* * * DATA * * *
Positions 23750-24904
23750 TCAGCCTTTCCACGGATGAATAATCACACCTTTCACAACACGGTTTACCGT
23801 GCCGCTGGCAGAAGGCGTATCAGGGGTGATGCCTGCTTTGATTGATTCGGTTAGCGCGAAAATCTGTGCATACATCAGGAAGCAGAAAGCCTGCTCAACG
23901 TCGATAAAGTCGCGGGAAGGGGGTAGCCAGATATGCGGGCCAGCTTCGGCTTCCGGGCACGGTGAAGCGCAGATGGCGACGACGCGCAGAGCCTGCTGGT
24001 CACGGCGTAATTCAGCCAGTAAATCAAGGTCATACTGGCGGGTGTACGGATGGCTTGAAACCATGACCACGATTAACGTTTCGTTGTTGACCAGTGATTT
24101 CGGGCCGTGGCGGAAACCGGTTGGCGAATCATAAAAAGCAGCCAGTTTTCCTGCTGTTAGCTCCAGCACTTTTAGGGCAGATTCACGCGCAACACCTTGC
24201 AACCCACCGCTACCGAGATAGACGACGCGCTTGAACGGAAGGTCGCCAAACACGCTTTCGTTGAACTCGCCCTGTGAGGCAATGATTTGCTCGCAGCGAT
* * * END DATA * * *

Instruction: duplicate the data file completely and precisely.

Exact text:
Positions 23750-24904
23750 TCAGCCTTTCCACGGATGAATAATCACACCTTTCACAACACGGTTTACCGT
23801 GCCGCTGGCAGAAGGCGTATCAGGGGTGATGCCTGCTTTGATTGATTCGGTTAGCGCGAAAATCTGTGCATACATCAGGAAGCAGAAAGCCTGCTCAACG
23901 TCGATAAAGTCGCGGGAAGGGGGTAGCCAGATATGCGGGCCAGCTTCGGCTTCCGGGCACGGTGAAGCGCAGATGGCGACGACGCGCAGAGCCTGCTGGT
24001 CACGGCGTAATTCAGCCAGTAAATCAAGGTCATACTGGCGGGTGTACGGATGGCTTGAAACCATGACCACGATTAACGTTTCGTTGTTGACCAGTGATTT
24101 CGGGCCGTGGCGGAAACCGGTTGGCGAATCATAAAAAGCAGCCAGTTTTCCTGCTGTTAGCTCCAGCACTTTTAGGGCAGATTCACGCGCAACACCTTGC
24201 AACCCACCGCTACCGAGATAGACGACGCGCTTGAACGGAAGGTCGCCAAACACGCTTTCGTTGAACTCGCCCTGTGAGGCAATGATTTGCTCGCAGCGAT